World ARC Rally goes annual, still possible to join from Australia
by Des Ryan on 14 Jan 2014
The World ARC Rally has just left St Lucia in the Caribbean this week, and it is still possible for boats to join the World ARC fleet in Australia in late August 2014 for the Indian Ocean crossing to South Africa, and onwards to the Caribbean. This route keeps well away from areas of pirate activity, and allows the participants to enjoy experiences as diverse as the remote atoll of Cocos Keeling and the great animals of South Africa.
The World ARC fleet moored in Rodney Bay, Saint Lucia before the start © WCC / Kieran Higgs http://www.worldcruising.com/
In a rally that is now annual and has multiple starts and finishes depending on where you join, the World ARC Rally, run by successful rally organisers the World Cruising Club who run the Atlantic Rally for Cruisers (ARC), 31 boats have set out on the first leg this week and 43 are so far participating overall.
The boats departed Rodney Bay Marina in Saint Lucia on Saturday, at the start of an epic 26,000 mile adventure around the world in 15 months. World ARC is a circumnavigation rally for cruising boats, with a mix of organised stages and free cruising.
The preparations programme in Saint Lucia before the start has ensured crews were prepared and excited for their adventure. 'The crews have had a busy but enjoyable programme in Saint Lucia,' said World ARC Event Manager Paul Tetlow, 'They represent different nationalities, ages, motivations, and crew dynamics and so, in between the serious preparations such as safety checks, seminars and briefings, this week has been about getting to know new cruising friends, who'll be together for the many months ahead. The start from Rodney Bay was a spectacular end to that programme.'
On the start line, there was bright sunshine mixed with a few squally conditions, making for an exhilarating start. 18-25 knots of wind from the East-North-East provided perfect conditions for a fast broad reach down the North West coast of the island to Castries. As first leg of this circumnavigation event got underway, supporters, friends and family came out to cheer the fleet across the line from their tenders including many previous ARC and World ARC participants.
The first yacht across the start line was one of the smallest boats in the fleet, the British flagged Firefly owned by Paul Ellis. This 42ft Humphries Yachting designed boat was once owned by Yachting World Editor Andrew Bray who sailed the ARC in 2001. Firefly glided effortlessly down the coastline before heading West once passed the turning marker off Castries. Second across the line was the Discovery 55 Hebe (GBR) sailed by Andrew and Jane Lax followed by the X-612 CHIKA-lu (GER) owned by Hubert Hirschfeld. The remainder of the fleet followed in close succession creating an excellent display. Joining them out on the water, committee vessels carried local and international press, as well as local dignitaries and supporting family and friends creating a fitting atmosphere for their departure.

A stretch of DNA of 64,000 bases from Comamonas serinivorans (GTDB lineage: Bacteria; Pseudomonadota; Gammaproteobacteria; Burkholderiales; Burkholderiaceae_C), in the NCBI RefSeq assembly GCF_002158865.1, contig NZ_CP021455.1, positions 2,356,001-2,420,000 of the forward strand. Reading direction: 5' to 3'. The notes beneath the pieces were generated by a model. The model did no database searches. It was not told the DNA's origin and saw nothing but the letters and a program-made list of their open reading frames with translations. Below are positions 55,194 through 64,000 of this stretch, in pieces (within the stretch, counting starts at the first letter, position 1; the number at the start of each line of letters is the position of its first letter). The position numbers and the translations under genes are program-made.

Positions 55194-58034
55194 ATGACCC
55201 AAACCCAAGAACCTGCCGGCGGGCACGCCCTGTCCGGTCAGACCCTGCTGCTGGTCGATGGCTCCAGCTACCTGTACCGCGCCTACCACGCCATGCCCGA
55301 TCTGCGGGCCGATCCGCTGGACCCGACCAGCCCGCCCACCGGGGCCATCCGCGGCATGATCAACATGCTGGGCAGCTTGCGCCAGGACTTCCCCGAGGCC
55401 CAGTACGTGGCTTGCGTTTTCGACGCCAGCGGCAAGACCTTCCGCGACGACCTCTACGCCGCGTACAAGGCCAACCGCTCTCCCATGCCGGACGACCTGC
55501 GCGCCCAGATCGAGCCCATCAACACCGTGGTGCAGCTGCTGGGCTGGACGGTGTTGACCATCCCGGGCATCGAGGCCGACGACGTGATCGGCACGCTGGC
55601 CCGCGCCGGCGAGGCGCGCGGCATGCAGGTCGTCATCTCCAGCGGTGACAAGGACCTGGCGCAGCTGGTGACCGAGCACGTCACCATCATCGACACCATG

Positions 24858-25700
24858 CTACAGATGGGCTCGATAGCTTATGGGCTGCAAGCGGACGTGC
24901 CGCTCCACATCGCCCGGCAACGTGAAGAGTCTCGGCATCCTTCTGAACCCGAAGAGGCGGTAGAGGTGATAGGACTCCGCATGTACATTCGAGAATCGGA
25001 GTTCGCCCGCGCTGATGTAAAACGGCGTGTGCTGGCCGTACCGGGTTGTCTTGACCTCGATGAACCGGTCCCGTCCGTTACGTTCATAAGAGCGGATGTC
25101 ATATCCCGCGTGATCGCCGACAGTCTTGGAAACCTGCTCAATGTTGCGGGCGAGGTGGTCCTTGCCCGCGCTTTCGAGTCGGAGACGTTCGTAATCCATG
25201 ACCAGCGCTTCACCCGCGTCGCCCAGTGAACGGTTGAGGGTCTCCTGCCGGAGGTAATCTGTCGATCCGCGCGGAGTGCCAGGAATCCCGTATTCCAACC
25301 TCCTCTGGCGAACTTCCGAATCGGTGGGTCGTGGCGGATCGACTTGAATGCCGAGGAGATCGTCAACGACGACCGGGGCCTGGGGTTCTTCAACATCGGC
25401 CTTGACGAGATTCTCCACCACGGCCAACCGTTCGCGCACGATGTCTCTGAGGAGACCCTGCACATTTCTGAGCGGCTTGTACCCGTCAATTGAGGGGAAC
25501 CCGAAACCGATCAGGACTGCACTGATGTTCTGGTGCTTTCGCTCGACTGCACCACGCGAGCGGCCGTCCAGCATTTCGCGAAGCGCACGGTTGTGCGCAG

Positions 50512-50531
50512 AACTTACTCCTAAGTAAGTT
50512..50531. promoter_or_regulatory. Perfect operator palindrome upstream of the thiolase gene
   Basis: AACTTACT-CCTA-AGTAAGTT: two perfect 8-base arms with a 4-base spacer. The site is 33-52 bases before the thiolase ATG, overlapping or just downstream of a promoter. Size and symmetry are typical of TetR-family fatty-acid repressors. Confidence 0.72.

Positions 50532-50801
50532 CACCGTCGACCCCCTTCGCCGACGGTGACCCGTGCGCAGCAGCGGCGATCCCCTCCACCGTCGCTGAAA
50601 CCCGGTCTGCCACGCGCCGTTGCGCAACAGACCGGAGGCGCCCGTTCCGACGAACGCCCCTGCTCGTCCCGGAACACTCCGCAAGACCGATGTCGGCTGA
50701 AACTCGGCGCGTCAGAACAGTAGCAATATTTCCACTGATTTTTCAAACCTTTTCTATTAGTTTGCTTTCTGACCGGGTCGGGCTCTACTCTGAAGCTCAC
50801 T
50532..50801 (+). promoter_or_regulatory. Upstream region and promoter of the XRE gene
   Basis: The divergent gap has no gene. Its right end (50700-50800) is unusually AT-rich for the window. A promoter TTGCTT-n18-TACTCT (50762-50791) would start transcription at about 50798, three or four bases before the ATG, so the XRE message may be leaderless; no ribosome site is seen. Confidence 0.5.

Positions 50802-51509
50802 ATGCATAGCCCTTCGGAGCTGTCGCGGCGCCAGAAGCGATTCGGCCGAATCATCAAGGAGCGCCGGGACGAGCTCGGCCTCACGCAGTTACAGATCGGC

The boats have 1100 miles ahead of them before exploring the San Blas islands of Panama, where another 9 boats will join World ARC.
World ARC Route: Classic Tradewind Sailing:
The 40-strong fleet will then transit the Panama Canal before setting off across the Pacific for Australia stopping at some of the most idyllic Pacific islands en route, including Galapagos, Hiva Oa, Tahiti, Bora Bora, Niue, Vava'u, Fiji and Vanuatu.
Some boats will leave the rally in Australia, with more joining for the restart of the second half of the adventure from Darwin in September 2014. Avoiding the troubled areas of the Indian Ocean, the World ARC route takes in Bali, Cocos Keeling, Mauritius and Reunion before enjoying Christmas and New Year in South Africa.
From Cape Town the boats will visit St Helena, before enjoying carnival in Brazil and then heading back into the Caribbean via Grenada to finish in Saint Lucia in April 2015.
World ARC Fleet:
In total 43 boats and over 300 people will take part in World ARC 2014-15; some sailing the full 26,000 miles, others joining for a stage. The largest boat is 19.60m Amel 64 Tulasi (GBR), and the smallest is 10.66m Manta 40 Free & BrEasy (CAN).
The fleet includes six catamarans, three of which started in Saint Lucia. The oldest boat is the beautiful Swan 51 Alpheratz (USA) built in 1982 whilst the newest is the brand new Lagoon 620' NDS Darwin (ARG) which came out of the shipyard in June 2013. A varied fleet as ever but these differences will lose relevance over time as all crews get to know one another better and all live through this experience together.
World ARC is an international event, with boats sailing under the flags of 13 nations, and crews coming from more than 20 countries. Ten children aged under 18 are sailing in World ARC, and the crews are a mix of families, people taking a couple of years away from work, honeymooners and those who have sold businesses or taken early retirement.
For the first time, World ARC is now an annual event organised in consecutive years and so far 24 yachts are set to join the next edition of the rally. There's also the new route choice of a southern 'cold water route' taking on the adventure of cruising the Chilean canals and rounding the southern tip of South America.
For more information go to the World Cruising Club website.
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